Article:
Wednesday, October 17, 2007

U2's Bono tells bankers they can make a difference -- but they already have...

U2's Bono tells bankers they can make a difference - The Boston Globe -- Somehow, this article strikes me as bizarre, or surreal. It goes beyond ironic. Here we have Bono, the self-anointed advocate of the besieged masses, private-jetting in to Boston to be talking to a convention of mortgage bankers bemoaning their own cursed fate, not that of the economy they've undermined or the people whose equity they've systematically stolen, under the cover of the law. U2? Me, too, as well.

With panels such as Subprime Market Portfolio Solutions for the Practitioners on the agenda yesterday, Bono's appearance created the buzz among attendees. So much so that those who didn't hear him regretted it right away.

"We were bummed we missed it," said Mary Pirello, who heard a rumor that Bono - said to be just 5 feet 6 inches tall - wore platform shoes on the podium. His outsized image was projected on two giant video screens flanking the stage in the hall.

With thousands of subprime loans falling into foreclosure across the country, the mortgage industry is struggling because investors are refusing to put more capital into a troubled sector. And with thousands of borrowers losing their homes to foreclosure, some in the industry are engaged in some serious soul-searching.

But for an hour or so yesterday, Bono, the bankers said, transported them out of their day-to-day worries. Though he has urged wealthy nations to forgive the debts of poor countries in Africa, forgiveness of domestic mortgages was not on Bono's agenda yesterday.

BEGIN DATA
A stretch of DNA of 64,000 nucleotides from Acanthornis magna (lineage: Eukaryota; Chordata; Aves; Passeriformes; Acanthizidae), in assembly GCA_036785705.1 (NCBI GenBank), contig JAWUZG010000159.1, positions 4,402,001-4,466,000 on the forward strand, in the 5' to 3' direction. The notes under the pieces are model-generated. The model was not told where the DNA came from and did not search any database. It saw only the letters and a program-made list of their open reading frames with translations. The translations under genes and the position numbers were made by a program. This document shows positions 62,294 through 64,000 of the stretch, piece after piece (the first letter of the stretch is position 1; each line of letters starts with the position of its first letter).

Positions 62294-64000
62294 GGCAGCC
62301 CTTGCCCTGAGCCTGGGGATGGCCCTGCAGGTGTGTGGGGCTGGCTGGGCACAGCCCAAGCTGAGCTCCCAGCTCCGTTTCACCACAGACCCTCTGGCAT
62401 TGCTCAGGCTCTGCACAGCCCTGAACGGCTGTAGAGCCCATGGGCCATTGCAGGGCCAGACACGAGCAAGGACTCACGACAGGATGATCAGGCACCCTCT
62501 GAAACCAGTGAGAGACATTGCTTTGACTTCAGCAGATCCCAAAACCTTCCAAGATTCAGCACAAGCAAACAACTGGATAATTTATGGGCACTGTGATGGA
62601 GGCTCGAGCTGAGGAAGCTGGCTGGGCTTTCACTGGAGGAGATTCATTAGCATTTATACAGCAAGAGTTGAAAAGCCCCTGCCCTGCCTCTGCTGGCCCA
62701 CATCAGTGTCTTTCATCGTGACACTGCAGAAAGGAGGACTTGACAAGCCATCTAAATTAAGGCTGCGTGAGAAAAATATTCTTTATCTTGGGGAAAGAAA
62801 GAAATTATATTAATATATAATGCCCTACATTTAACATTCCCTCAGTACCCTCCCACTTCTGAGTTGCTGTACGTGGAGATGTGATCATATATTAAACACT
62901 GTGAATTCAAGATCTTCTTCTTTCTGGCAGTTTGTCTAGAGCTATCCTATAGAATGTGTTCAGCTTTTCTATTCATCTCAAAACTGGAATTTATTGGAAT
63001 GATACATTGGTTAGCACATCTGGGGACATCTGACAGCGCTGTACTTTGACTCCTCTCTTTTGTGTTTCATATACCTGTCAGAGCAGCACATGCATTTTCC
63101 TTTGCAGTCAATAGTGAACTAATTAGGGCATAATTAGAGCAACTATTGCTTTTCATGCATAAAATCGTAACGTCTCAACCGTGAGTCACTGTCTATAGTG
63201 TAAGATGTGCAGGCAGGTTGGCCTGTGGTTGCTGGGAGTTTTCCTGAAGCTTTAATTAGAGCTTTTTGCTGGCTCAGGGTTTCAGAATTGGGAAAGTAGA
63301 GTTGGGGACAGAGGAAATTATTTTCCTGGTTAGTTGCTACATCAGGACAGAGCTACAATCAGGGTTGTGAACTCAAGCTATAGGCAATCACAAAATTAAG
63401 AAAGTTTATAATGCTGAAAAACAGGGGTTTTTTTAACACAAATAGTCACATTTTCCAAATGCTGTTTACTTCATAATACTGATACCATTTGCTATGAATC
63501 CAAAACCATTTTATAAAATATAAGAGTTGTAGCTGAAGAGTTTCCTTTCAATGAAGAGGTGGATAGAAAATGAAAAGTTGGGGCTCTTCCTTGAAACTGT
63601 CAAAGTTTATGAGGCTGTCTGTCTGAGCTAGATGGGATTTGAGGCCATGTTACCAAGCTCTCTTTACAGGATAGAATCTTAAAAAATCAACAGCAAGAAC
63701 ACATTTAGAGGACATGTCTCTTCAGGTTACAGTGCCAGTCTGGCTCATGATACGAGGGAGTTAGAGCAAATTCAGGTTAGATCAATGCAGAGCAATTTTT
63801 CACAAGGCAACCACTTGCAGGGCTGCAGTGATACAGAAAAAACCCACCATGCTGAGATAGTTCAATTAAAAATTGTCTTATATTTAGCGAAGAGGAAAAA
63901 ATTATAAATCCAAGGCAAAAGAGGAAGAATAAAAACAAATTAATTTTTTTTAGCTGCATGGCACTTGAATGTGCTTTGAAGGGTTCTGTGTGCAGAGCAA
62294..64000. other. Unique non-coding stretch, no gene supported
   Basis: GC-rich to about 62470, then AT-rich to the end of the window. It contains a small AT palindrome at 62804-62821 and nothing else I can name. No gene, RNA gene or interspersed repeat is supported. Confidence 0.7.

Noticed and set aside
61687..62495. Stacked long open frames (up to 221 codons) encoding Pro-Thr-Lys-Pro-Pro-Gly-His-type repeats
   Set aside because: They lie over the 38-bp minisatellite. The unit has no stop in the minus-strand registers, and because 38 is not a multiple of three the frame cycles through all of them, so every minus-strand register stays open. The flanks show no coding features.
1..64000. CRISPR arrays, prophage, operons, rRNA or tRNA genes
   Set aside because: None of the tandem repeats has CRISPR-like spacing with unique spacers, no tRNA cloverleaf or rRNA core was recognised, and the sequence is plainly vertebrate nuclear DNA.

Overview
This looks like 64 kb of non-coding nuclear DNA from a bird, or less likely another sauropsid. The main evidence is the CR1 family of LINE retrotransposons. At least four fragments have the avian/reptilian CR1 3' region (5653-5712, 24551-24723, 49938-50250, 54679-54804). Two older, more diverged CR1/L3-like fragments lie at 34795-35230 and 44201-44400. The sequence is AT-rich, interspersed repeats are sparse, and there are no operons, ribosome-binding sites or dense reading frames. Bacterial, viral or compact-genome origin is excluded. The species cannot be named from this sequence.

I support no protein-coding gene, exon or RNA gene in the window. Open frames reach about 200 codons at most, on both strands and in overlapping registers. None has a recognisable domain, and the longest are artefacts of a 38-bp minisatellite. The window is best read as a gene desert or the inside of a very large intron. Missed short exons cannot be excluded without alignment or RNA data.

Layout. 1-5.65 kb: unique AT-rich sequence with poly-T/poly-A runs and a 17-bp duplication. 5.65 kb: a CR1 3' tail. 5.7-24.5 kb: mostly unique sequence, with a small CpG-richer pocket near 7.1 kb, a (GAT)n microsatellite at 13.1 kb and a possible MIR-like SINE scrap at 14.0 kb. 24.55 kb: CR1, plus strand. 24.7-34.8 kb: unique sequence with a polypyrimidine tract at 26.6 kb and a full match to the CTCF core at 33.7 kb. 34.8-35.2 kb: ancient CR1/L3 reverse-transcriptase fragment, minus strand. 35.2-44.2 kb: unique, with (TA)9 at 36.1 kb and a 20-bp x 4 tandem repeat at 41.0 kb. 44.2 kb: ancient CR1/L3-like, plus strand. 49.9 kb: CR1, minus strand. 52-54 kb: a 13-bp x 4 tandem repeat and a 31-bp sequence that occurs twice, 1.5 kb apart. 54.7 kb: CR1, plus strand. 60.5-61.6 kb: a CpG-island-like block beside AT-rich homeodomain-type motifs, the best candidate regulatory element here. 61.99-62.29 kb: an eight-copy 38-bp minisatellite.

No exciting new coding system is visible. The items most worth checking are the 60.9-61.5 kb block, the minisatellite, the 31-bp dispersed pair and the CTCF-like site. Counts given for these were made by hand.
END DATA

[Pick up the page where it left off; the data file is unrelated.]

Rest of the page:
He instead charmed the bankers and lenders with stories about his "bad boy" days as a rocker. He also appealed to the audience's collective conscience when he urged them to do humanitarian work or give to charities, even during tough times.

"It's star power," said Brian Thomas, a Wells Fargo amp; Co. employee attending the conference from Minneapolis.

And all this talk about Bono's "really important" humanitarian work is great, said Ken Kummerer, who works for Southwest Securities in Chicago. But most who were there "love him because he's Bono," he said.

Said Valerie Harden, who works for JPMorgan Chase in Florida, "The reason people liked him was we're so wrapped up in ourselves - what's the interest rate and are we going to hit our quotas. He found the really important thing in life is to help people."

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